Thursday, October 24, 2013

Deja Vu All Over Again

One of the most talked about features of Architectural Digest magazine is their annual "Before & After" issue.  Some of the articles in these past issues have been real "eye-rollers" with the only difference, it would seem, in the photos being that one photo was taken before furniture -- perhaps with a large cardboard box and a ladder as props -- and the other photo taken after the furniture had been installed.  Other projects were truly interesting transformations, however, showing great design insight and inspirational style.

In the November, 2013 issue, Mitchell Owens takes a look back at ten of the best in the article "Second Chances."  (Click the title for the on-line version of the article).  While it is no secret that I praise Mitch as one of today's best design writers, when I saw that title I thought to myself that he would be crazy if he had overlooked my architectural project decorated by Bunny Williams that had appeared in the February, 1994, issue.  (If you do not recall it being featured on The Devoted Classicist blog last May, take a look here).  Well, Mitch had not lost his senses, of course, and did indeed choose the Park Avenue apartment renovation for his article.  (I know he does not write the captions, so I will forgive omitting my name which was included in the original article).  The Entrance Hall image with those incredible painted panels commissioned especially for the space and the restored terrazzo floor is one that has received so much praise over the years that I appreciate it, of course.  But it was the exceptionally large Dining Room that really had the biggest transformation into a Library that was the show-stopper for visitors to the apartment.  (Since the clients only used the apartment as a pied-a-terre and always went out for dinner when in Manhattan, there was no need for a formal Dining Room).  In any case, it was a real treat to see these pictures in print again.  Many of my clients read Architectural Digest, so I appreciate having my work included.

Before photo by Glenn Keyes Architects.
After photo by Steven Brooke.
All photos are from the Conde Nast Archive.
Another project included in the article was the restoration of an 1803 plantation house on Kiawah Island, South Carolina, by my friend and former architecture school classmate, Glenn Keyes.  In a team associated with architect Chris Schmitt, the piazza was reconstructed and modern conveniences were provided in additions that allowed the existing rooms to be restored to their original form.

Take a look at this and other Architectural Digest articles and blog posts by Mitchell Owens here.


  1. I recognize the Vanderhorst Plantation and...interesting, had totally forgotten you know Glenn. In fact I had to go back and search my blog to rediscover your comment on my Wadmalaw Island project, a Glenn Keyes house.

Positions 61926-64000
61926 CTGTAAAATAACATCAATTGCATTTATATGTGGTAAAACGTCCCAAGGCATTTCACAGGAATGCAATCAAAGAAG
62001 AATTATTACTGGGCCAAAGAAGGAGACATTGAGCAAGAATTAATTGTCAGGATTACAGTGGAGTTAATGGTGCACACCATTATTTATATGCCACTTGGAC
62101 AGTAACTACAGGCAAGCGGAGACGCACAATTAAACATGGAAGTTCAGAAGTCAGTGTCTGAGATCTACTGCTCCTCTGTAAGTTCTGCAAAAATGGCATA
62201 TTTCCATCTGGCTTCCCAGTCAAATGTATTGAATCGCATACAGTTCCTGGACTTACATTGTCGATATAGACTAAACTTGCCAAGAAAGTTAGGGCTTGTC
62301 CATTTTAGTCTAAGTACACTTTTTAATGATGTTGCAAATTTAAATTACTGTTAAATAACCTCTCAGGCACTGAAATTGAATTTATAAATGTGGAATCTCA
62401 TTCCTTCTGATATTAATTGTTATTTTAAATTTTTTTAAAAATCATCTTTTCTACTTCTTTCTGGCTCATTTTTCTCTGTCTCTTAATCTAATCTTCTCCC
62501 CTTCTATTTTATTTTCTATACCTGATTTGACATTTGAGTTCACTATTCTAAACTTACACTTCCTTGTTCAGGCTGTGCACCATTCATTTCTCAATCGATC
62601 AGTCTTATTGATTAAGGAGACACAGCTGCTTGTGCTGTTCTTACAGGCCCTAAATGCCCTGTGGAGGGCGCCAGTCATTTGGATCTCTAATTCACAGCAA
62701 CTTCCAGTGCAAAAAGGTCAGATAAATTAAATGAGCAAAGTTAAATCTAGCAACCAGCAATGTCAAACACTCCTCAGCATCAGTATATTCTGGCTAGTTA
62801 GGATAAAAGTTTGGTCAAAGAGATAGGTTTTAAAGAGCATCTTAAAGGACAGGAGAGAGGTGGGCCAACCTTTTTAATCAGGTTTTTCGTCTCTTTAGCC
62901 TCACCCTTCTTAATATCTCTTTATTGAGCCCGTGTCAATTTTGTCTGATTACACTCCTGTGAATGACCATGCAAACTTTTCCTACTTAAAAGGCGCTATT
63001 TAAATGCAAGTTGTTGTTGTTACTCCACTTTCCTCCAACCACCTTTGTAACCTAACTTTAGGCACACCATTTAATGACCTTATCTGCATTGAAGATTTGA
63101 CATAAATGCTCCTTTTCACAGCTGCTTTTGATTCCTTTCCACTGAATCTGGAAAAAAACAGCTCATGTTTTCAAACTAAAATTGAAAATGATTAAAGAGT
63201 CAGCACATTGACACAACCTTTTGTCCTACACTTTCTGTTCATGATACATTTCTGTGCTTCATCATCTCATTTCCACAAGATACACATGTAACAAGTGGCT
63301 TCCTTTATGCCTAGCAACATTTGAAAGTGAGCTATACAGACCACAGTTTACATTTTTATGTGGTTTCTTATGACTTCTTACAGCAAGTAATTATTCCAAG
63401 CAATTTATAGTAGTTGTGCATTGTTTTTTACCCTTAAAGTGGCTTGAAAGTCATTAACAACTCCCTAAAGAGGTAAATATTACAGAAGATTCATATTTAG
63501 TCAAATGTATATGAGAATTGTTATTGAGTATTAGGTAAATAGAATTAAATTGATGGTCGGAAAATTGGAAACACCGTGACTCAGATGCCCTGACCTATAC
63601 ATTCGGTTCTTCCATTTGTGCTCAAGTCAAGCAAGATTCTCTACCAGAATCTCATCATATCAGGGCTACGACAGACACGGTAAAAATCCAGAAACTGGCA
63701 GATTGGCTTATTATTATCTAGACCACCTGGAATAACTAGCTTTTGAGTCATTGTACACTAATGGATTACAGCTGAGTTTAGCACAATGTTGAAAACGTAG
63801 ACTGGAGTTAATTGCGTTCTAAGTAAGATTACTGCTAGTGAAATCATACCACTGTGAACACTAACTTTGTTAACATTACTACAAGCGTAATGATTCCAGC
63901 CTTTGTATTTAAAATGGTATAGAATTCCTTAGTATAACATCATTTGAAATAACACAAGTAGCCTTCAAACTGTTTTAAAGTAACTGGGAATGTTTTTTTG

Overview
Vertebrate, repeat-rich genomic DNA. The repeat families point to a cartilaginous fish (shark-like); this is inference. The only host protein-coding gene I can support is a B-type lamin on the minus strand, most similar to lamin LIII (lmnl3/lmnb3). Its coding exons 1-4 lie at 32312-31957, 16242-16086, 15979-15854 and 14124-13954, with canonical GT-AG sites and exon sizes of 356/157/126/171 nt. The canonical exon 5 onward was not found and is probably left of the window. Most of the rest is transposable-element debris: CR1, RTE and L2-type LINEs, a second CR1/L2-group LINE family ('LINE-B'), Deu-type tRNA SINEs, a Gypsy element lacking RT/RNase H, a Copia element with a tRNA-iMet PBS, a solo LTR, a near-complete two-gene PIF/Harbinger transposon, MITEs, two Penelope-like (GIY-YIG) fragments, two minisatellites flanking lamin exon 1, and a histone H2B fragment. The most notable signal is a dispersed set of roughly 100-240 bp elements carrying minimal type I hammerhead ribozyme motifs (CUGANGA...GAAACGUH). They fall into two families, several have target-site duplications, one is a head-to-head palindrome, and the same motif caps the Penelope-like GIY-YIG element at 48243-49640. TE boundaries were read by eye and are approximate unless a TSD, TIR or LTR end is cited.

1. Thanks, Scott! Glenn has made a great contribution to preserving the historic architecture in the Charleston area. Plus being a Nice Guy too.

  2. All too often, the AD Before & After series was unconvincing---at least in terms of the Before. Yet those shots of the entrance hall had genuine impact and I have that issue of AD still upon my shelves because of it.
    It must have been quite thrilling when the terrazzo floor was revealed for the first time!

    1. Toby, Bunny was hoping for wood parquet so we were thrilled to find the terrazzo. There was some damage from the "tackles" carpet strips, but a craftsman was brought out of retirement to make the repairs. Some might have flinched at the two tones of green with the bronze dividers, but Bunny really pulled off a smart decorating scheme to showcase it. Thank you for commenting.

  3. Hi John -
    I remember that Entrance Hall when it was published and I was SO impressed by that beautiful transformation at the time that I never forgot it and suddenly here it is! Congratulations on that job.

    Also, I wanted to give you a heads up that there is an article in the NYT today about the behind the scenes situation at the River Club and River House.

    1. Thanks, Chip.
      A River House resident had given me an update just yesterday and a Devoted Reader had sent me the NY Times article this morning. I am glad they had retracted the old story about Joan Crawford having the Pepsi sign installed for spite.
      I appreciate your comments.


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